Orlando mayor recalls carnage at nightclub massacre
INDIANAPOLIS, Ind. — Throughout the 84th Annual Conference of U.S. Mayors, attendees have expressed support for one of their own and wondered if the same unspeakable tragedy that recently befell his city could happen back home in their community.
Orlando, Florida, Mayor Buddy Dyer addressed the Conference two weeks to the day after a gunman armed with a semi-automatic assault-style rifle opened fired in a nightclub, killing 49 and wounding dozens more.
“At three a.m., I get the phone call that every one of you dread getting,” said Dyer who then told the mayors how Orlando’s public safety officers, coroner and citizens responded to the tragedy.
“We live in a new world,” said Dyer. “A world that any one of our cities could be the site of this kind of intentional mass casualty event. A world where each one of our cities needs to be better prepared to respond to this type of incident.
“Its strange to turn on a tv in someplace like Indianapolis,” he said, “and still have Orlando be one of the lead news stories and it almost doesn’t feel real, but we know at some point the cameras are going to leave and at that point our pain will remain and the pain of picking up the pieces will remain.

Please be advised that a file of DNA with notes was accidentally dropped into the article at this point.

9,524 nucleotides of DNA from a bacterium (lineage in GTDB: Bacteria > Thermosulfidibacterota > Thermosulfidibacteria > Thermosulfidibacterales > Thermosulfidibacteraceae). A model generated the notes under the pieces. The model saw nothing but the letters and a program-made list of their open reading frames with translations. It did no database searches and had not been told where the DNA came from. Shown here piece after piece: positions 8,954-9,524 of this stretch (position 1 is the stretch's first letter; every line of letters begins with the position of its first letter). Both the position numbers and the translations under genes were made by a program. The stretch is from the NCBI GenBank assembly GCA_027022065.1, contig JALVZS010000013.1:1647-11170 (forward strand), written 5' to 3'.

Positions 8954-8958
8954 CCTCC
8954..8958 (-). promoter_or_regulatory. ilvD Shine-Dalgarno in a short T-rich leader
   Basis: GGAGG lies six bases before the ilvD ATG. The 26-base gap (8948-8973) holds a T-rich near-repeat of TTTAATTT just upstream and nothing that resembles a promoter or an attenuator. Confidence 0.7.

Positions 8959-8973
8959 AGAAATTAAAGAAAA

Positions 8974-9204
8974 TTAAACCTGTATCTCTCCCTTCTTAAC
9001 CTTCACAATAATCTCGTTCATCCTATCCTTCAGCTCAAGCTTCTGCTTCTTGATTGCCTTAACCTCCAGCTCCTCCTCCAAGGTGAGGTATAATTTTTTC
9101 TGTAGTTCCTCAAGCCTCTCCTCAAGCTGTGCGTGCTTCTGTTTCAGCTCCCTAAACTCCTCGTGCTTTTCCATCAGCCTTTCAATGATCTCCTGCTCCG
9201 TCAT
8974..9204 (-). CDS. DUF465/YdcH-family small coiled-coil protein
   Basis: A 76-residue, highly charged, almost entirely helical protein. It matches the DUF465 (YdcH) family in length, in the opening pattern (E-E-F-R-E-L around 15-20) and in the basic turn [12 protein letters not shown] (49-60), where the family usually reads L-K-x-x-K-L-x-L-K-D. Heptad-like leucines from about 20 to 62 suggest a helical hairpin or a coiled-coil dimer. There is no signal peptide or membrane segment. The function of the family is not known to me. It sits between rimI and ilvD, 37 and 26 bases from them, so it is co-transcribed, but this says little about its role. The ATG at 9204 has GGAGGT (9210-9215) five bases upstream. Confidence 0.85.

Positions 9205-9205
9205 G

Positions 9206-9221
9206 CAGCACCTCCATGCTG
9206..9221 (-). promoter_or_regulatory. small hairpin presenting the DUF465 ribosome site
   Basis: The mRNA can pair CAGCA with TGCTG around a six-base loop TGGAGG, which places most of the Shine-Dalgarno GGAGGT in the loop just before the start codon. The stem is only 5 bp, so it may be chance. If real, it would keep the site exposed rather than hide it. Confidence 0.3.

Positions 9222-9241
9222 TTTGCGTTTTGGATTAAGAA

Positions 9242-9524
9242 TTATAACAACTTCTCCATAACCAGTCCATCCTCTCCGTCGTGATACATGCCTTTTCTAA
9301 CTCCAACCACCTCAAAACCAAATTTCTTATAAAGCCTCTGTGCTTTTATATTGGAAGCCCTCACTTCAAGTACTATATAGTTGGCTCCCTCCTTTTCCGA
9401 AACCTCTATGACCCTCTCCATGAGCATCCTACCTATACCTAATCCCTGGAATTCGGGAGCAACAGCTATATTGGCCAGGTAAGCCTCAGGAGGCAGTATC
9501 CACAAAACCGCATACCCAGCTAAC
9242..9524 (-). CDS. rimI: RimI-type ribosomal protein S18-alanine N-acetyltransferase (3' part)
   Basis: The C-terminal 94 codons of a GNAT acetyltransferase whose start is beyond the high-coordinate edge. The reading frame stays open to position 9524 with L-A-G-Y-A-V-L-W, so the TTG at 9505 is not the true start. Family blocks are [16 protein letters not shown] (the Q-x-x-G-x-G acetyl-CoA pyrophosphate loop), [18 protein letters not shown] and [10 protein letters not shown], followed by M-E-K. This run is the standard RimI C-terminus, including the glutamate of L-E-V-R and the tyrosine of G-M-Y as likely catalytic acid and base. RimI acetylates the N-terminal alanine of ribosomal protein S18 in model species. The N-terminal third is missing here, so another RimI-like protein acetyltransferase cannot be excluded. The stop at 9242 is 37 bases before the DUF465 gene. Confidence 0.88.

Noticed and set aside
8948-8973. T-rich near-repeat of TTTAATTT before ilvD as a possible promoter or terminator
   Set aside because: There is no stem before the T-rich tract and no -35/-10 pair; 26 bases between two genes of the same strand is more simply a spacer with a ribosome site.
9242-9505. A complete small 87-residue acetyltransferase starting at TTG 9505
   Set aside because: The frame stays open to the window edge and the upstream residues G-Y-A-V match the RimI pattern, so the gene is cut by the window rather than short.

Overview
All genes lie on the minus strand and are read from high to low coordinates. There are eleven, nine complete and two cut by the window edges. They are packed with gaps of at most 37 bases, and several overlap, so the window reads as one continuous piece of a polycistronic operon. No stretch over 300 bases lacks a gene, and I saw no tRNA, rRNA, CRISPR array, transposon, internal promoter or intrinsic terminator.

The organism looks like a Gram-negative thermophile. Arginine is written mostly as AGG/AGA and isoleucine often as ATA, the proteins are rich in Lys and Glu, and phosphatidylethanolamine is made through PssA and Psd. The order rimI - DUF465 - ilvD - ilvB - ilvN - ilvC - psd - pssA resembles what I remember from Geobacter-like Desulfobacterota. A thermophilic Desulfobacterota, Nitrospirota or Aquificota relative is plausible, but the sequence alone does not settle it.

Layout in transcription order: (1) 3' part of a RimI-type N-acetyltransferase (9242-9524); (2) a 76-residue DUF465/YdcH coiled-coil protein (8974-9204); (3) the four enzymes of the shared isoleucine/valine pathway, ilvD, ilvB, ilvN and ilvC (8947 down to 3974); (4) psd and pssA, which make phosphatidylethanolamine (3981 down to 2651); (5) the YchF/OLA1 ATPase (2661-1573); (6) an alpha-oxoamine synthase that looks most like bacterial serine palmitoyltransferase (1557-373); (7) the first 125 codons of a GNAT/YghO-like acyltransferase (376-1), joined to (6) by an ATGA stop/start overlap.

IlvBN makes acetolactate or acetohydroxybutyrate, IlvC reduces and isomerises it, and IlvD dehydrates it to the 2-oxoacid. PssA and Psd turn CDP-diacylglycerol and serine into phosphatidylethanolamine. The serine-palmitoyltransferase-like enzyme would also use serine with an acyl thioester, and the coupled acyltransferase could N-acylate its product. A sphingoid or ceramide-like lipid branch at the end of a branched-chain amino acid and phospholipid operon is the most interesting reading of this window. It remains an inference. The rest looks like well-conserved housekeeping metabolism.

“Communicating with the public is the mayor’s most important job,” Dyer reminded his peers. “As mayors it shows the daily work of being a mayor and touching your people.”
Dyer said Orlando responded quickly to the mass killing because of the city’s investment in operations, technology, tools and training.
“You have to have good people and then you have to turn them loose and let them perform.”
Despite finding his city at the crosshairs of the debate over mass casualty weapons and the congressional gridlock over gun safety legislation, Dyer explained why he avoided calling for more protections in the address to the nation’s mayors.
“I want to stay away from politics and the heated topics that are discussed onto the national news,” he said. “There are a lot of politics involved in this country that might yet define how to prevent these sorts of attacks: guns, terrorism, equality, fairness, big, big difficult issues, and overcoming those challenges is going to take a willingness to forge partnerships and the ability to stop vilifying other Americans who don’t agree with you, something that our country doesn’t seem to be able to do very well lately.”
Following the speech Dyer was embraced by Indianapolis host Mayor Joe Hogsett.
Across town from the mayors’ meeting, parishioners at Holy Spirit Catholic Church followed a cross outside their sanctuary to a tent where they gathered to remember the life of a church member recently slain and pray for peace, even if they’re not sure how to get it.
“We’re here to pray but we’re also here to encourage people to find ways to end the violence here,” said Father Paul Kotter. “The problem is one that has to be faced on a local level and that starts in our local communities.”
Downtown at the JW Marriott that solution is being sought by mayors who contend that unlike lawmakers in Washington and state capitols, they get things done.